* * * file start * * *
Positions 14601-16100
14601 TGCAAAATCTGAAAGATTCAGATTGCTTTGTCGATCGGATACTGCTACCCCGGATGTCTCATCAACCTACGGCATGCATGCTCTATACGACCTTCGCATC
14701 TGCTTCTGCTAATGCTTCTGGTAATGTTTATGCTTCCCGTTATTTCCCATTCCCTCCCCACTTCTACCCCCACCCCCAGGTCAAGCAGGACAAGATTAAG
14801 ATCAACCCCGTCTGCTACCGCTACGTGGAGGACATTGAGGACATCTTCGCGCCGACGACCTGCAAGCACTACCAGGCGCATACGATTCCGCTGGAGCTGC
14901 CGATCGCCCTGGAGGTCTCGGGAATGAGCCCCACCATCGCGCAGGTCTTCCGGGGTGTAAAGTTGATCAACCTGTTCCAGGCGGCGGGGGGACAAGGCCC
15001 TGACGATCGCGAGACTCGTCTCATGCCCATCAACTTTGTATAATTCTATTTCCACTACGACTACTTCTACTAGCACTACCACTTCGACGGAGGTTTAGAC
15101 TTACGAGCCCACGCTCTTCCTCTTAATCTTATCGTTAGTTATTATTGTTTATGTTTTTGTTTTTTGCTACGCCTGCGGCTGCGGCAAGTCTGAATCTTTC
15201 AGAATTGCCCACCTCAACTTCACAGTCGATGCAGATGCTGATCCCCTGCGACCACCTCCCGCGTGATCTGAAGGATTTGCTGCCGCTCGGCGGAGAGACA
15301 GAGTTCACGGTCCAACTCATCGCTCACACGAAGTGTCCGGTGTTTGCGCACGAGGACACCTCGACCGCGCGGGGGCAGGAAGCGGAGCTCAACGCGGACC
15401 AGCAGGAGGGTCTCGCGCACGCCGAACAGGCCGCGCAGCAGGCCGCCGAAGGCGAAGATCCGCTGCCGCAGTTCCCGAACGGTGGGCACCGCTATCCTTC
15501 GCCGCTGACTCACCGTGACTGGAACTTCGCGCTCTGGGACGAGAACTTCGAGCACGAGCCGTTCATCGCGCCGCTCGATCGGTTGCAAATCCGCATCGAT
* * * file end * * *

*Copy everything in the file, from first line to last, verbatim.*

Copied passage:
Positions 14601-16100
14601 TGCAAAATCTGAAAGATTCAGATTGCTTTGTCGATCGGATACTGCTACCCCGGATGTCTCATCAACCTACGGCATGCATGCTCTATACGACCTTCGCATC
14701 TGCTTCTGCTAATGCTTCTGGTAATGTTTATGCTTCCCGTTATTTCCCATTCCCTCCCCACTTCTACCCCCACCCCCAGGTCAAGCAGGACAAGATTAAG
14801 ATCAACCCCGTCTGCTACCGCTACGTGGAGGACATTGAGGACATCTTCGCGCCGACGACCTGCAAGCACTACCAGGCGCATACGATTCCGCTGGAGCTGC
14901 CGATCGCCCTGGAGGTCTCGGGAATGAGCCCCACCATCGCGCAGGTCTTCCGGGGTGTAAAGTTGATCAACCTGTTCCAGGCGGCGGGGGGACAAGGCCC
15001 TGACGATCGCGAGACTCGTCTCATGCCCATCAACTTTGTATAATTCTATTTCCACTACGACTACTTCTACTAGCACTACCACTTCGACGGAGGTTTAGAC
15101 TTACGAGCCCACGCTCTTCCTCTTAATCTTATCGTTAGTTATTATTGTTTATGTTTTTGTTTTTTGCTACGCCTGCGGCTGCGGCAAGTCTGAATCTTTC
15201 AGAATTGCCCACCTCAACTTCACAGTCGATGCAGATGCTGATCCCCTGCGACCACCTCCCGCGTGATCTGAAGGATTTGCTGCCGCTCGGCGGAGAGACA
15301 GAGTTCACGGTCCAACTCATCGCTCACACGAAGTGTCCGGTGTTTGCGCACGAGGACACCTCGACCGCGCGGGGGCAGGAAGCGGAGCTCAACGCGGACC
15401 AGCAGGAGGGTCTCGCGCACGCCGAACAGGCCGCGCAGCAGGCCGCCGAAGGCGAAGATCCGCTGCCGCAGTTCCCGAACGGTGGGCACCGCTATCCTTC
15501 GCCGCTGACTCACCGTGACTGGAACTTCGCGCTCTGGGACGAGAACTTCGAGCACGAGCCGTTCATCGCGCCGCTCGATCGGTTGCAAATCCGCATCGAT